The Institute of International Finance’s Taskforce for Scaling Voluntary Carbon Markets takes a similar approach. To leave no room for greenwashing, it encourages companies to reduce their own Scope 1, 2, and 3 emissions in line with the 1.5°C target, and asks them to use high-quality removal and avoidance offsets to achieve carbon neutrality along the way.
Top-line reduction of CO₂ emissions should be complemented by investment in carbon offsets, which can help companies reach net zero sooner
Implication: When offsets are part of a broader science-based decarbonization strategy, they are not greenwashing, but a significant contribution to a company’s efforts to reach net zero.
2. Misconception: Carbon offsets are unique and too complex to behave like other markets.
Fact: Carbon-offset markets are nascent, but are likely to evolve into mature trading systems, as other financial and commodity markets have.
Tradable markets for carbon offsets have had a volatile start, but now momentum appears to be building, funds are being raised, and investors are becoming more interested. Some observers remain skeptical that nature-based carbon offsets can evolve into a scalable, fungible asset class, citing the complexity of projects, economic and political pressures, and other risks including wildfires. But any new market must overcome similar obstacles to success. International markets for crude oil in the 1980s, natural gas in the 1990s, and LNG in the 2000s were also seen as different when launched, and they went on to address challenges around liquidity, contract standardization, geography, and custody.
Given the interest in and demand for carbon offsets, these markets, too, appear likely to work out the bugs and develop better transparency and accountability, tradable instruments, and other new products and financing mechanisms. Indicators of a maturing market include the emergence of tradable contracts and derivatives, the entrance of market makers and automated exchanges, and the arrival of independent rating systems like the one offered by Sylvera, a strategic partner of Bain’s.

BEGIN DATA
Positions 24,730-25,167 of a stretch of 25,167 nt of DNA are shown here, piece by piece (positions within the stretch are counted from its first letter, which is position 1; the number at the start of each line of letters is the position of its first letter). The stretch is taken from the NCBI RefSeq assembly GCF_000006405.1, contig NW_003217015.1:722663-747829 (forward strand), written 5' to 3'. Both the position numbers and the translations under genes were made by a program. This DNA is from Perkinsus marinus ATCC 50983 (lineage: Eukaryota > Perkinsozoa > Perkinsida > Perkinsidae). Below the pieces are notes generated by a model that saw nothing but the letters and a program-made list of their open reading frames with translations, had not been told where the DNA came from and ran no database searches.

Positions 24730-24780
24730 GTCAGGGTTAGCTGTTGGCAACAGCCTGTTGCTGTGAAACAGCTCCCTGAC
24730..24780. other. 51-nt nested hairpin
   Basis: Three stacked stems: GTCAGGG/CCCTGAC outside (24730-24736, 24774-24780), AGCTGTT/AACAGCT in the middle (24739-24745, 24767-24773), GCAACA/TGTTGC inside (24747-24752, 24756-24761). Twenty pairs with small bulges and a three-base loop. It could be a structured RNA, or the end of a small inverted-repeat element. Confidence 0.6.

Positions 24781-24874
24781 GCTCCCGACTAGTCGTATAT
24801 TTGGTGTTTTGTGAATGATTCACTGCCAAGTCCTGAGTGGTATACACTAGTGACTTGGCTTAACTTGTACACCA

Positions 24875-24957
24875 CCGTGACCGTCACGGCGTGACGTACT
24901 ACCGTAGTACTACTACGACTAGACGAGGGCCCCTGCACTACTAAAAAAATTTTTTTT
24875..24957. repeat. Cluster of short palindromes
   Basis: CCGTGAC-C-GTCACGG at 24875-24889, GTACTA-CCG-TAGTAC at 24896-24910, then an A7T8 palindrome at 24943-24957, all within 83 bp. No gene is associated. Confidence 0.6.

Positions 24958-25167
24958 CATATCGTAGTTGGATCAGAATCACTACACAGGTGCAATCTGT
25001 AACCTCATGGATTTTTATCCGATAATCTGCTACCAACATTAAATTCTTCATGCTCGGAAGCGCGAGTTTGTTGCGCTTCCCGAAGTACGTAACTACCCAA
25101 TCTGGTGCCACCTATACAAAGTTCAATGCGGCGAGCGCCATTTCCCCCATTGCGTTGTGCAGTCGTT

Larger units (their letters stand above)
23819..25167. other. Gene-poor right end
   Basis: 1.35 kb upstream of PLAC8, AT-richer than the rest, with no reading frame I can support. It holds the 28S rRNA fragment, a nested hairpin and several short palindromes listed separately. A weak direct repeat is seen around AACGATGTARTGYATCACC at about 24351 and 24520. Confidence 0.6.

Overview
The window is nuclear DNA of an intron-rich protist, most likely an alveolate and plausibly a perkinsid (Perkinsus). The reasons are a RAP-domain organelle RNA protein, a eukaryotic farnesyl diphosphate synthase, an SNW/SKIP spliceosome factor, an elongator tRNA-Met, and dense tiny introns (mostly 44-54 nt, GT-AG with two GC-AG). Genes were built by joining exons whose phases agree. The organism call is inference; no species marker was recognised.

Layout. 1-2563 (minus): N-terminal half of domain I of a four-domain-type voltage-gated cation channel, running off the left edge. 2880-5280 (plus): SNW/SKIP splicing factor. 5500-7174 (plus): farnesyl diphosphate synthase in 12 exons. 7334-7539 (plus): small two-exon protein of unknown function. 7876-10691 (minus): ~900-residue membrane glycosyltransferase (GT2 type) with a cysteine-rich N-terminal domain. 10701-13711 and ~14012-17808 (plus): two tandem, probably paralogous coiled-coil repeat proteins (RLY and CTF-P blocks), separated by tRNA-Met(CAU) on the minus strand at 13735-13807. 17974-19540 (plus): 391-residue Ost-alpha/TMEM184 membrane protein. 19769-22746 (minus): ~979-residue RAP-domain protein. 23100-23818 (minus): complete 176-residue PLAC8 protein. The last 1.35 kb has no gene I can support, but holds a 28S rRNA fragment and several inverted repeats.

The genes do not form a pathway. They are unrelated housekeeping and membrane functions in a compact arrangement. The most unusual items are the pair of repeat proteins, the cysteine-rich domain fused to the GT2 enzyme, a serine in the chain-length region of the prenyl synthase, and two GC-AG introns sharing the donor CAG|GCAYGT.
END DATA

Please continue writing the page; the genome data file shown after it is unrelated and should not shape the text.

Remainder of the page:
The global market for offsets has passed through three distinct phases over the past two decades (see Figure 2). The ratification of the UN’s Kyoto Protocol in 1997 launched the first wave of interest in purchasing offsets, which became an important component of many European companies’ participation in the EU’s Emissions Trading System. When the EU phased out its acceptance of offsets, markets declined, and many experts left for other fields. Since the Paris Agreement’s establishment of a 1.5°C pathway in 2015, interest in offsets has revived, and the industry has begun to build back its expertise. Since 2019, the market appears to be moving toward a rapid standardization, with new participants and business models, including support for sourcing and calculating carbon footprint. A mature trading infrastructure is developing as companies such as Xpansiv CBL, AirCarbon Exchange, and Climate Impact X offer increasingly mature trading platforms and financial products that include spot pricing, futures, and derivatives.